Cheshire West & Chester Council has agreed to provide £6m of funding to get the first phase of Chester’s £300m Northgate project under way, due to start on site next year.
A council meeting last night agreed to support a revised vision for the first phase of the project, which will see a swathe of the city centre transformed.
The £60m phase focuses on a new market; public realm; food and drink space; and a cinema. Under the council’s timeline, ground works are set to begin next autumn, with construction starting in early 2020. The new market will have to complete before the existing market can be demolished.
Housing and car parking are also likely to be part of the mix in the final plans, which are due to be submitted early next year following additional consultation.
The £6m of funding agreed by the council will be used to support this application, as well as further feasibility studies, tenant negotiations, and starting enabling works. A main contractor has yet to be appointed, but a shortlist of two, Laing O’Rourke and Vinci, remains with an announcement expected soon after council sign-off
The tenants already signed up to the first phase are Zizzi’s, Cosy Club, Tapas Revolution, and cinema operator Picturehouse.
The first phase will be brought forward ahead of the second phase, which focusses on a retail offering and the proposed relocation of the city’s Crowne Plaza hotel.
The retail-led second phase, formerly set to be home to a House of Fraser department store before the retailer pulled out this year, has been singled out for criticism by objectors to the scheme, led by Tim Kenney of consultant Kenneymoore and developer Guy Butler, but council bosses told Place North West this month there would be “constant reviews” into the shape and mix of the second phase as phase one is brought forward.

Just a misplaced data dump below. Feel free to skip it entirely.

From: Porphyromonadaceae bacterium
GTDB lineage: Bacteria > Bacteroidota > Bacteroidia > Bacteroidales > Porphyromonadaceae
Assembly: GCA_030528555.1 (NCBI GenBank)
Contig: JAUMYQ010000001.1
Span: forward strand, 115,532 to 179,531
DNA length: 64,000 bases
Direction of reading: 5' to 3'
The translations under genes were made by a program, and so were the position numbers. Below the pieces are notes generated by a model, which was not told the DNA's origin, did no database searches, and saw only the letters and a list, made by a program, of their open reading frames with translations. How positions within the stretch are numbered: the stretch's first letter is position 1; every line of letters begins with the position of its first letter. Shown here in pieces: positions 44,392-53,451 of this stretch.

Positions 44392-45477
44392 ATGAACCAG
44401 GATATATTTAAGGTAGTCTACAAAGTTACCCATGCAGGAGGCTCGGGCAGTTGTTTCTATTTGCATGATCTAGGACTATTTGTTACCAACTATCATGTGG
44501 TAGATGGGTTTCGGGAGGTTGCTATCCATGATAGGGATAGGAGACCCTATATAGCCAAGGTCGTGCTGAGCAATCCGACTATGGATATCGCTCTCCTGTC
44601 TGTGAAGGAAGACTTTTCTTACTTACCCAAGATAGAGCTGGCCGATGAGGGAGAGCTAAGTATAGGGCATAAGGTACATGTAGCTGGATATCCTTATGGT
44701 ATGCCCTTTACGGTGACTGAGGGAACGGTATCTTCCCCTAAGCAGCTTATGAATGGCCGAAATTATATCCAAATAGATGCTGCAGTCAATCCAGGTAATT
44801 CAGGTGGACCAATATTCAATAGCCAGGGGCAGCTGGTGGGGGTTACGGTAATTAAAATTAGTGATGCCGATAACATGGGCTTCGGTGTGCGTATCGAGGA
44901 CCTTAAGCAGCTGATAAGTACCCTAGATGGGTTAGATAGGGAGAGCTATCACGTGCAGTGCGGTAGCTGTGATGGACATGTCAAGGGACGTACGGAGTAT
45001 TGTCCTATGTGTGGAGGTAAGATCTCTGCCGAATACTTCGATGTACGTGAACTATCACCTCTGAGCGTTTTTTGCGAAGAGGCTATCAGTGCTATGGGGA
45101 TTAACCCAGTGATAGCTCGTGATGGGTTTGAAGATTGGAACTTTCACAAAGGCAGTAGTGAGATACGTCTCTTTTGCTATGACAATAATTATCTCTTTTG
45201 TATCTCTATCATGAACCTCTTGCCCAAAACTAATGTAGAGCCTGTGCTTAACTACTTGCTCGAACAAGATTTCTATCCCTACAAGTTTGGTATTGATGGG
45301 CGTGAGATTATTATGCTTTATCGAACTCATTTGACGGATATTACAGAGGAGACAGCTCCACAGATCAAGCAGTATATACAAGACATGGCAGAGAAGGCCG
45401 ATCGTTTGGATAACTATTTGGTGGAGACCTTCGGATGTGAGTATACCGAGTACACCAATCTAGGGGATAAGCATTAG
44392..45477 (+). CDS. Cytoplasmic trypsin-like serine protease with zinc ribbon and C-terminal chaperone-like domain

Instead of being primarily retail, the second phase is more likely to focus on housing, leisure, and cultural offerings, which were among the key points raised in an open letter to the council signed by around 140 property professionals earlier this year.
The council meeting yesterday also heard the case for the hotel’s move, described as “burning money” by objectors to the scheme, has “significantly weakened” following House of Fraser’s withdrawal, and said “much-needed parking” might go in its place.
Shadow cabinet member for communities and wellbeing, Cllr Stuart Parker, said: “We have a clear but realistic vision for Chester Northgate that will support a lively leisure and culture offer in the city, as outlined in the One City Plan. This project will benefit local retailers and Storyhouse and provide jobs, car parking, housing and office space in the heart of Chester.
“In the fast-moving world of development, things can change quickly and can challenge us, but our realistic approach means we are aware of the risks, have plans to manage these and we take care to only release funding in stages when there is a strong business case to do so and the project achieves its programme targets.
“Councils across the country are needing to take an active role in the regeneration of their town and city centres. But locally we always balance our potential investments with the level of risk – and when the time is right, we will seek investment from the private sector to deliver the remainder of the development.
“Our investment in this initial phase together with our investment in Storyhouse and the new bus interchange will provide confidence that the Council is serious and is willing to invest in the future of the city.”